Fresh Berry

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Mike Harris


"Hand selecting the best produce to bring back to Nino's each morning."

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Melon Picking

August 18, 2015
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One of the most commonly asked questions when I’m traveling our stores is one which I’m sure you have asked yourself a number of times: “How do I pick out a good or ripe melon?” 

Whether it is cantaloupe, watermelon or honeydew, every person has a method or trick that they think will ensure the perfect melon.

That being said, I would like to share my methods with all of you. Depending on which melon you are selecting, the process will vary slightly. The first step in selecting a melon is the most important one and is the same for any melon you are selecting that day.


My team and I have done much of the hard work for you. We cut, feel, and inspect each truck load of melons that is unloaded daily at the Detroit Produce Terminal. Just this week we cut over 7 different loads of cantaloupes to determine which was sweetest and firmest for our shelves. So, if you are taking a melon home from Nino’s you have little to worry about.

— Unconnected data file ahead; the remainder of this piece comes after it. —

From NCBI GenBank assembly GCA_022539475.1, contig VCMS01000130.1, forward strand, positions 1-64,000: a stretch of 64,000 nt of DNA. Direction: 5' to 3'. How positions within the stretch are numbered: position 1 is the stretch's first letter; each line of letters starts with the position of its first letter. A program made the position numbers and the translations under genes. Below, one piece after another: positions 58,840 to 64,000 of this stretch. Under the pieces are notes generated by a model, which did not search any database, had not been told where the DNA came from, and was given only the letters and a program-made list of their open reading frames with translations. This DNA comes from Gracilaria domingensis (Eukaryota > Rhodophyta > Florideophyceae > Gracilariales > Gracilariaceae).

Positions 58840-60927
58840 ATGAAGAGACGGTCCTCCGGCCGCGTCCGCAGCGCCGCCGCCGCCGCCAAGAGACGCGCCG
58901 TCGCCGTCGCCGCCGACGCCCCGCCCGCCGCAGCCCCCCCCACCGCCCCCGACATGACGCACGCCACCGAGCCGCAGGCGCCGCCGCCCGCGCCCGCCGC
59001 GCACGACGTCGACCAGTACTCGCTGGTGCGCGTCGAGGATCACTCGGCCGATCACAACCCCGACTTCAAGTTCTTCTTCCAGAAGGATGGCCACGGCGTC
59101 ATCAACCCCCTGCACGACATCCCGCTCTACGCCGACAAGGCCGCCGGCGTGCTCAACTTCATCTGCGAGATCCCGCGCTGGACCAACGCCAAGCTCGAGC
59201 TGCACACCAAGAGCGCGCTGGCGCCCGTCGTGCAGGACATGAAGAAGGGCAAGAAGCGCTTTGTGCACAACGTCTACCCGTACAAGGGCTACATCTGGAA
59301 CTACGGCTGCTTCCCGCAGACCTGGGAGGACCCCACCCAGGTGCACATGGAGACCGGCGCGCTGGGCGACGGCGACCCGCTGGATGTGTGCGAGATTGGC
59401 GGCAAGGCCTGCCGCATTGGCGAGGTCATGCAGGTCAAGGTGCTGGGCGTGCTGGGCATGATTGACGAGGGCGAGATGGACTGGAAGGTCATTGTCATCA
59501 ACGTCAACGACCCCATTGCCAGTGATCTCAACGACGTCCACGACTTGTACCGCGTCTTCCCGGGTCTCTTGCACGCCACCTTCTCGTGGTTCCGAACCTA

If cantaloupes are your melon of choice, color is the most important thing to look for. The greener the melon, the less ripe it is. Cantaloupes will turn to an orange type shade as it ripens. So based on when you want to eat your melon, choose accordingly. Cantaloupes will usually take two days to totally change color if left at room temperature. Another tip to help you when selecting cantaloupes is to feel for the end of the cantaloupe (flat end not indented end) to see if there is some give on the end. If so, the ripening process has begun. Sometimes I will see customers smelling cantaloupes and will wonder to myself “what smell are they searching for?” If you simply enjoy the smell of cantaloupes then have at it, but my advice would be that smell and sweetness DO NOT have any direct link.

If honeydews are the melon of choice the same rules apply except that when honeydews ripen their color goes from green to a bright yellow.


Watermelons can also be tricky. The method that I find to be the most accurate is known as the “knock-knock” method. You simply knock on your melon listening for the hollowest sound. The louder the hollowness, the better the melon. If you hear a thump or a dud like sound, chances are you have an over ripe or soft melon that is most likely old and not fresh tasting.

Also, if you haven’t noticed here at Nino’s we carry the largest watermelons available for retail. Unlike some of our neighborhood competition that carries only 12-14 lb average watermelons, we at Nino’s carry 20-22 lb average melons.


So the next time you pick up a watermelon from Nino’s please be careful…not everyone can handle 22 lbs all at once!!



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